Personal Computing.

The computing landscape of today is divided into two main sectors: mobile and classical PC computing.

Mobile is defined by any mobile device running Android, iOS and Windows. And let’s be honest, the latter is not part of the game anymore, if it was ever.

Classical PC computing in my definition is every desktop like OS, such as Windows, macOS and Chrome OS. Same story here, Chrome OS not playing a big role in the game.

The borders between those two sectors are blurring with Android apps scaling to windows and Chrome OS integrating those Android apps. Or Windows 10 Mobile devices scaling to a desktop like interface on external displays via continuum. Apple is driving a slightly different approach with their continuity feature and connecting data between mobile devices and PC.

Which way is the right way? Is there a right way? One OS for every device or even one device for every kind of work?

When we look deeper there is something a lot more interesting and future hinting then the OS itself. After the rise of the personal computer in the 70s and the marketing use of the PC branding in the 80s, do we really use a personal computer? Almost all of us use one right now and we most probably own it with us as the only user, but does it make the device a true “personal” computer?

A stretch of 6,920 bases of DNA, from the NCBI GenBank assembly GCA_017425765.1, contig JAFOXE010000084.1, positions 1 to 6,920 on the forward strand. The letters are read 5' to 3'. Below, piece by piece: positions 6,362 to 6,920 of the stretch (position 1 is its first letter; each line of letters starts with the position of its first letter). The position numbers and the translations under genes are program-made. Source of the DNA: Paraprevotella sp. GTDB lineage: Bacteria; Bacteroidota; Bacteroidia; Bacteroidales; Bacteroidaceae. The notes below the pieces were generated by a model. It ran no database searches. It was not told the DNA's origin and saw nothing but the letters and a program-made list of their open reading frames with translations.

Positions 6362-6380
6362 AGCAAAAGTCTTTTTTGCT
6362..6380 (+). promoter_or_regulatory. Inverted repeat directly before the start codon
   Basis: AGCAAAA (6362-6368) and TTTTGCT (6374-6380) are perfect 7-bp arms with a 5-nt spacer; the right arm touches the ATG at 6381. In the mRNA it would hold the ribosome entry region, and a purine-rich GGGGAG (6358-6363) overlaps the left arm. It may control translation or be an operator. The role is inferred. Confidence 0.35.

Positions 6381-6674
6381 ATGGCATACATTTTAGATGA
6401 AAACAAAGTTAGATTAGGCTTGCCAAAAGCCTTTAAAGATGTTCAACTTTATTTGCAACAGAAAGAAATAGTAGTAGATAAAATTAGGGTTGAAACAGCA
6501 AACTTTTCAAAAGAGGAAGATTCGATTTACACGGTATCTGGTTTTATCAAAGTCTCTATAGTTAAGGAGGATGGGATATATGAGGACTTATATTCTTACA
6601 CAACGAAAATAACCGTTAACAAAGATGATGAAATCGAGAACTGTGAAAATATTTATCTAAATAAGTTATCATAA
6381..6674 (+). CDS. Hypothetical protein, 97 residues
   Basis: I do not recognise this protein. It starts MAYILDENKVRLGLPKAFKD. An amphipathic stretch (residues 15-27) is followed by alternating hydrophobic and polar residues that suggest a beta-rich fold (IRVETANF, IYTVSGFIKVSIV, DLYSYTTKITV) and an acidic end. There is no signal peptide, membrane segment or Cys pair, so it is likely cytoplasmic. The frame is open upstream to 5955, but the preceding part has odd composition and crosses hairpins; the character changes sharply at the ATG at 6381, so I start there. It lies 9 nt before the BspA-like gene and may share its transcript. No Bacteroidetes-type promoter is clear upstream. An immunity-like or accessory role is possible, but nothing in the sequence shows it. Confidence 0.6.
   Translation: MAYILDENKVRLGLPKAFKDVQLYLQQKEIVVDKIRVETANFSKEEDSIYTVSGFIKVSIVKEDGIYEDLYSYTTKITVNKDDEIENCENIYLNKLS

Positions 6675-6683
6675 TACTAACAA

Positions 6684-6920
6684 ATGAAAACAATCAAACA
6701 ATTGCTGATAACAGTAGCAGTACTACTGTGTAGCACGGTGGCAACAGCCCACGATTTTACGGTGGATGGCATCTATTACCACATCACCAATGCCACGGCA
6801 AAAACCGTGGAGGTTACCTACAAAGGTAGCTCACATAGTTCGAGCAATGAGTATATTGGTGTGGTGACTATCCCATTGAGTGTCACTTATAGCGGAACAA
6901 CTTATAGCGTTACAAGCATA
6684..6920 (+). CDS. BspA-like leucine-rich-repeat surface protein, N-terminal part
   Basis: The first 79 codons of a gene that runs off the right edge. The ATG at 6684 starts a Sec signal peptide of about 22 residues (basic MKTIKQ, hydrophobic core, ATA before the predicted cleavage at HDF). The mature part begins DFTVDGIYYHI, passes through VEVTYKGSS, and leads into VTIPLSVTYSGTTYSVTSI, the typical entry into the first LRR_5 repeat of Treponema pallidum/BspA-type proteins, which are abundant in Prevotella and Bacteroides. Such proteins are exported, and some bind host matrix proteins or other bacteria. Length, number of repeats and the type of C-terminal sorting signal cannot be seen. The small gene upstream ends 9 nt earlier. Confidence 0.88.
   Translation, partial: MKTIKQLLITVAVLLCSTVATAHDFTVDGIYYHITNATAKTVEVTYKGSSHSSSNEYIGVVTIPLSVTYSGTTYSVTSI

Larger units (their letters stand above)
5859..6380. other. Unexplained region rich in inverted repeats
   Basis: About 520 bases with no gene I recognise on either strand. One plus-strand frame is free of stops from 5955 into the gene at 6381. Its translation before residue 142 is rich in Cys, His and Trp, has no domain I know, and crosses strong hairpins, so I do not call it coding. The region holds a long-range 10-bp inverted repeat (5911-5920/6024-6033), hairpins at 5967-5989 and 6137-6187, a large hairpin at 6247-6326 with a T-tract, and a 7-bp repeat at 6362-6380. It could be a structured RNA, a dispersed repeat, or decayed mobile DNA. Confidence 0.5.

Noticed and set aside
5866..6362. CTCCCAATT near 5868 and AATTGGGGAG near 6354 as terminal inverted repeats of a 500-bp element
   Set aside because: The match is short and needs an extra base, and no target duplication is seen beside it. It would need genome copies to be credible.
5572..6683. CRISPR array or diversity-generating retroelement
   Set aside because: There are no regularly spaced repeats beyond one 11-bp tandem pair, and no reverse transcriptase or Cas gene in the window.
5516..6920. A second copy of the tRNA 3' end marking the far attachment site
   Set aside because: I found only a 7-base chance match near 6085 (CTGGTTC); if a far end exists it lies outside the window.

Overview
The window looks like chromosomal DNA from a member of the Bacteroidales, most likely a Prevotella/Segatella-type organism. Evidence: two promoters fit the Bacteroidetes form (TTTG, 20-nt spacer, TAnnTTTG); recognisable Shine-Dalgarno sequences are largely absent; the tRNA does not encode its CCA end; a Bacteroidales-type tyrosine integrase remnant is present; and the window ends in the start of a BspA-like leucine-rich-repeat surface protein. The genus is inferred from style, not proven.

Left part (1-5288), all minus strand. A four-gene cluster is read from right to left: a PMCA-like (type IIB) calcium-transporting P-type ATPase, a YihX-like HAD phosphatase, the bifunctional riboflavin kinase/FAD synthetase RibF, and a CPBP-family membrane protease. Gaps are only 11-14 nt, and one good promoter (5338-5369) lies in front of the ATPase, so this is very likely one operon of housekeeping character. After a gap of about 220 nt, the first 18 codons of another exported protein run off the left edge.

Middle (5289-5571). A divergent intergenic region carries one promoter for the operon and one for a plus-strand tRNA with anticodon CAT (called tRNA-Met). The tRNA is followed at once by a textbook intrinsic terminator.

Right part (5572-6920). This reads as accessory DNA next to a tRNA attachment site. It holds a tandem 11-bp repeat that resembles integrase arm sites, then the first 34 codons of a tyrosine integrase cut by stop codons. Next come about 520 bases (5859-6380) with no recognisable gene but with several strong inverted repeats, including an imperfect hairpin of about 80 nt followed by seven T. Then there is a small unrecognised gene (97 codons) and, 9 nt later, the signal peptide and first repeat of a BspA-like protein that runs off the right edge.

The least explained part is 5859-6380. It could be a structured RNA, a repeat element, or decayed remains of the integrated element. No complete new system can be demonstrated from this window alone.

What is it that makes a computer truly personal? Character, something that connects my personal identity to something in my computer.

Personal Assistants.

The children of Siri, Cortana and Google Now are the ones who own the future of computing. At some point in the near future the AI systems of those assistants will form the true “personal” computer.

The device itself i not important anymore, even the OS on its own is not. The assistant is. If the assistant can be on any device and on any OS, those devices are just input methods.

But how do we get there? In the next two years working on my Masters Degree in Interaction Design, I want to find out. Join me on this journey…